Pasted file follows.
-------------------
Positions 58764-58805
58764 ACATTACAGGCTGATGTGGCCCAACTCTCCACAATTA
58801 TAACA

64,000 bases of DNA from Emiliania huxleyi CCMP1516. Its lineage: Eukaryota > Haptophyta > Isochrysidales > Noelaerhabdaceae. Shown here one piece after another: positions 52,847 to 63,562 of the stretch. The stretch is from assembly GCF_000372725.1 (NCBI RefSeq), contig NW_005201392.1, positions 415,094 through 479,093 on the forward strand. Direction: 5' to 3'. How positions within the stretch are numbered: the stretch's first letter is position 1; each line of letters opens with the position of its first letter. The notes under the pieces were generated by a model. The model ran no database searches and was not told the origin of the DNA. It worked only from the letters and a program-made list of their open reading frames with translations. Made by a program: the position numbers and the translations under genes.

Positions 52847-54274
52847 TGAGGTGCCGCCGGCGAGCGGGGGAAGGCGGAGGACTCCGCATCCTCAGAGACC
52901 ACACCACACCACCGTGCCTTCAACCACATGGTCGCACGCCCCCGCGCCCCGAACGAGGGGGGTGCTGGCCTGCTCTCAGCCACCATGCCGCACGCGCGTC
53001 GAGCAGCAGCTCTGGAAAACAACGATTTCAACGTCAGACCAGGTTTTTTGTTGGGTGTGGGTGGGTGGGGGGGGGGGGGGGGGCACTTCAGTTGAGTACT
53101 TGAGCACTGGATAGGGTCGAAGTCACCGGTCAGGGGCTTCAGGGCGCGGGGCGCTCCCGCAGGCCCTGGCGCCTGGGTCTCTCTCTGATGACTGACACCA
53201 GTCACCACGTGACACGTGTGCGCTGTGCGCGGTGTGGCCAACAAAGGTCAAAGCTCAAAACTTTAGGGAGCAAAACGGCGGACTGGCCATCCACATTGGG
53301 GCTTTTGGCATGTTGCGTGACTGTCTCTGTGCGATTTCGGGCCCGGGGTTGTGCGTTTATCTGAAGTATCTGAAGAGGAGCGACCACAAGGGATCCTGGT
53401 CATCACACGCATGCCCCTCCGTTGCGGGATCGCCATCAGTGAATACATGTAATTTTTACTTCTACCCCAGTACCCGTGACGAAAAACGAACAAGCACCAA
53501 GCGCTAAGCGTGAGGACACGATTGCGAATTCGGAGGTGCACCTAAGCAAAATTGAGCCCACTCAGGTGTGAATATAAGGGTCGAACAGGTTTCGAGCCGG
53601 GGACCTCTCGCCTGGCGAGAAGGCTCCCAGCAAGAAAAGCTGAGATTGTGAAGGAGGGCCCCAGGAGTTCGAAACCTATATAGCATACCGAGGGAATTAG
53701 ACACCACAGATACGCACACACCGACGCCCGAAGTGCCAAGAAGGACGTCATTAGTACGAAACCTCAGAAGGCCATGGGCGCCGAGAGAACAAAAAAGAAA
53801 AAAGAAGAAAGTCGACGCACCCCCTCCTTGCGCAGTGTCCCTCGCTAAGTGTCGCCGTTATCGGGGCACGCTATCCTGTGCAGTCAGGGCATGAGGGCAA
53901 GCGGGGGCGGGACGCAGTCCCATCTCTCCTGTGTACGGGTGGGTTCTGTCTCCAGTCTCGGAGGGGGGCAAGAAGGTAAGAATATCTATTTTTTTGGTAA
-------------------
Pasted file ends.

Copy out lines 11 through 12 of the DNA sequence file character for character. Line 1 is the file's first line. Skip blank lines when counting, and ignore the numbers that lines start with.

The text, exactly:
53301 GCTTTTGGCATGTTGCGTGACTGTCTCTGTGCGATTTCGGGCCCGGGGTTGTGCGTTTATCTGAAGTATCTGAAGAGGAGCGACCACAAGGGATCCTGGT
53401 CATCACACGCATGCCCCTCCGTTGCGGGATCGCCATCAGTGAATACATGTAATTTTTACTTCTACCCCAGTACCCGTGACGAAAAACGAACAAGCACCAA